10:07 GMT22 October 2020
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    Regardless of fierce criticism on the part of Eastern European states and EU high-ranking officials, the European Commission cannot unilaterally block the much discussed Nord Stream 2 project due to legal matters, Jakob Ussing of Berlingske writes. Meanwhile, major EU member states show their interest in the Russia-led initiative.

    Denmark has found itself on the horns of a dilemma over Russia's Nord Stream 2 project: Copenhagen does not want to pick a fight with Moscow, but at the same time it fears upsetting its partners in Eastern Europe, most notably Ukraine, Jakob Ussing of Berlingske, a Danish national daily newspaper, writes.

    While the project has gained support from a number of EU countries, Poland, Estonia and Lithuania continue to oppose the gas pipeline citing energy security concerns.

    Needless to say, Ukraine doesn't support the Nord Stream 2 project either.

    "Ukraine fears that Nord Stream 2 will deprive the country of virtually all its revenues from the Russian gas currently passing through Ukraine to the EU, because [Russia] will be able to transit its gas via Nord Stream 2 directly from Russia to Germany," Ussing noted.

    In an apparent attempt to share the burden of responsibility with Brussels the Danish and Swedish governments sent a letter to the European Commission (EC) requesting an official assessment of the Russia-led initiative. That would enable Copenhagen and Stockholm to dispense with the necessity of giving their environmental approval to the project.

    Speaking at the recent Brussels summit Danish Foreign Minister Anders Samuelsen underscored that the decision on the Nord Stream 2 project should be taken at the EU level.

    "This is not just a Danish-Russian issue. It is of great geopolitical importance. Therefore it cannot be right that a single [EU] member state makes such a decision on an individual basis," Samuelsen told his European counterparts Monday, as quoted by Ussing.

    The Danish journalist added that Denmark's Energy Minister Lars Chr. Lilleholt shares a similar stance.

    Speaking to Berlingske, Lilleholt explained that it would be 'natural' for Copenhagen to wait for the European Commission to assess the project in the first place. He added that Denmark won't block Nord Stream 2 unless the EU has made such a decision.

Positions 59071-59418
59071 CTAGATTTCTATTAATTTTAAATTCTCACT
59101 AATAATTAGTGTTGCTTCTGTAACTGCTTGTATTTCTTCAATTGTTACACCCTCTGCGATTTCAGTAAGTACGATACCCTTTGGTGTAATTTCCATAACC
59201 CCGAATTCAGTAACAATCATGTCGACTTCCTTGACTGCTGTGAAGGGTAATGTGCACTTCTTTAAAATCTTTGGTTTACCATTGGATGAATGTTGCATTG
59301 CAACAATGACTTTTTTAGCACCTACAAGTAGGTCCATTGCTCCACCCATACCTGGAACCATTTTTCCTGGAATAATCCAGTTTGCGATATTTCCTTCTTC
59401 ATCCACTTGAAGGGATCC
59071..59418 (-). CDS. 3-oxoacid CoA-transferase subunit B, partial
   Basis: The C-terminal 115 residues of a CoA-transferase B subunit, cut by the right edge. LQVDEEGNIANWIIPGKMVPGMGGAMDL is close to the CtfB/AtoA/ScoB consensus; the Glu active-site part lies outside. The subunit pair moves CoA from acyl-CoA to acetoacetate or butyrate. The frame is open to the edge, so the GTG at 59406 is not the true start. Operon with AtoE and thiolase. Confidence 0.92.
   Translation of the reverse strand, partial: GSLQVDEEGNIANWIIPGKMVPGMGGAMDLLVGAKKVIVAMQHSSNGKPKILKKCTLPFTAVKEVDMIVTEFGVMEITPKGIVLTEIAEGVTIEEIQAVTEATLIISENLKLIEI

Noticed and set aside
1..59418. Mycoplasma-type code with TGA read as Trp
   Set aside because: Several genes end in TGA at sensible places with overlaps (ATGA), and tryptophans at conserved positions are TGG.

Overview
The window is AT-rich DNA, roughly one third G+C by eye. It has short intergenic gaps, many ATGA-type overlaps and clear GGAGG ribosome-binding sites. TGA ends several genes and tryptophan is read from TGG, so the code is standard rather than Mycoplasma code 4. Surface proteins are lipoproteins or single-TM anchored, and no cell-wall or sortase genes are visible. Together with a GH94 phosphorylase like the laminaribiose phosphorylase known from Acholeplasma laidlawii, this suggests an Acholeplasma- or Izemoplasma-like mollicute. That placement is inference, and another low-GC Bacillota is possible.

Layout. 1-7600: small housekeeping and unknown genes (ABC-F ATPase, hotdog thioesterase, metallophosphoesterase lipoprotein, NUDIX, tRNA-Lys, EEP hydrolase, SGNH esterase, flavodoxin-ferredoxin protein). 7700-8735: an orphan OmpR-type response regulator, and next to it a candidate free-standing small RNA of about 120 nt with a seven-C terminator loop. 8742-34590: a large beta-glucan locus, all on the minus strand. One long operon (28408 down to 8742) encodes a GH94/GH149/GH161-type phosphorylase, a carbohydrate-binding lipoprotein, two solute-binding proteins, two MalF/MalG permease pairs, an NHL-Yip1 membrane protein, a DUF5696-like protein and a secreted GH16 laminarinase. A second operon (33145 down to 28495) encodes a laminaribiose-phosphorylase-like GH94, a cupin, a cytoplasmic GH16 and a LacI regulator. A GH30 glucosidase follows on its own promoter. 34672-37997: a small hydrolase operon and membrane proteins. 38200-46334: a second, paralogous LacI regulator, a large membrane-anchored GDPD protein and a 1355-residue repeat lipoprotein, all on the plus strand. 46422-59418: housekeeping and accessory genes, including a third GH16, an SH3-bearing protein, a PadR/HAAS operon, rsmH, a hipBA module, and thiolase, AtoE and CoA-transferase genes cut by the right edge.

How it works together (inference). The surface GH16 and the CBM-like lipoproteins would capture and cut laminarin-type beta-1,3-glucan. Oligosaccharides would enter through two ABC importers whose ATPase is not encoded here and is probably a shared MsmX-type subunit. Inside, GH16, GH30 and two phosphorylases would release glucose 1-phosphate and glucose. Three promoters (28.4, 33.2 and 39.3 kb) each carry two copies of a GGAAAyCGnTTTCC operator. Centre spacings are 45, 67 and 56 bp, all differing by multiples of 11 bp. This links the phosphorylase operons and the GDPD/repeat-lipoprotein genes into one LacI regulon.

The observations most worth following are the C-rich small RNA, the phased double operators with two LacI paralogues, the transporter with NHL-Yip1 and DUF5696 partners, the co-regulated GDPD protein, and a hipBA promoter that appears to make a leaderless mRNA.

"Nord Stream 2 is basically a commercial project. If Denmark receives an application, it will deal with it in accordance with Denmark's international obligations," Lilleholt stressed.

    Donald Tusk, President of the European Council in the plenary.
    © Flickr / European Parliament
    Donald Tusk, President of the European Council in the plenary.

    While the European Commission remains silent on the matter, Ussing remarked that regardless of the fact that President of the European Council Donald Tusk has repeatedly slammed the Russia-led initiative Brussels cannot block it for legal reasons.

    "It should be noted that in accordance with the EC's preliminary assessment the project could not be blocked due to legal matters. This is because the Nord Stream 2 is a pipeline delivering gas to the EU, but not within the EU. Therefore, the pipeline cannot be immediately included in the European energy legislation, which says that a pipeline should not be owned by the same company that delivers gas through the pipeline," the Danish journalist wrote.

    Ussing noted that the European Commission avoids discussing this issue openly, while seeking options to force the Russian gas giant Gazprom to drop the Nord Stream 2 project.

    However, it seems that major European states are interested in strengthening energy cooperation with Russia, despite the EU's sanctions policy.

    According to Ussing, Germany, France and the Netherlands view Nord Stream 2 as a purely commercial and very lucrative project.

    Speaking to Sputnik in early January, Georg Oppermann, spokesperson for the German energy company Uniper, highlighted that the construction of the Nord Stream 2 pipeline will work in favor of the European gas market.

    "We actually believe that Nord Stream 2 will benefit the gas market since we see that European domestic gas sources — including those in the UK and North Sea — will diminish over time and demand in Europe will increase," Oppermann told Sputnik.

    For his part, Austria's OMV Executive Board Member Manfred Leitner believes that Russo-EU energy cooperation could add to Europe's energy security.

    "One fact remains certain: natural gas is and will remain a central pillar of the European energy mix. Natural gas is an ideal energy source being secure, affordable and sustainable and promoting its role ensuring Europe energy supply security [is] key… Together with efforts to enhance [European] domestic production and endorse new energy sources it is crucial to promote a mutually beneficial relationship with Russia," Leitner said at the European Gas Conference which was held in Vienna in late January.

    The Nord Stream 2 pipeline aims to deliver 55 billion cubic meters of Russian natural gas per year to the European Union across the Baltic Sea to Germany, bypassing Ukraine. The launch of the pipeline is planned for 2018.


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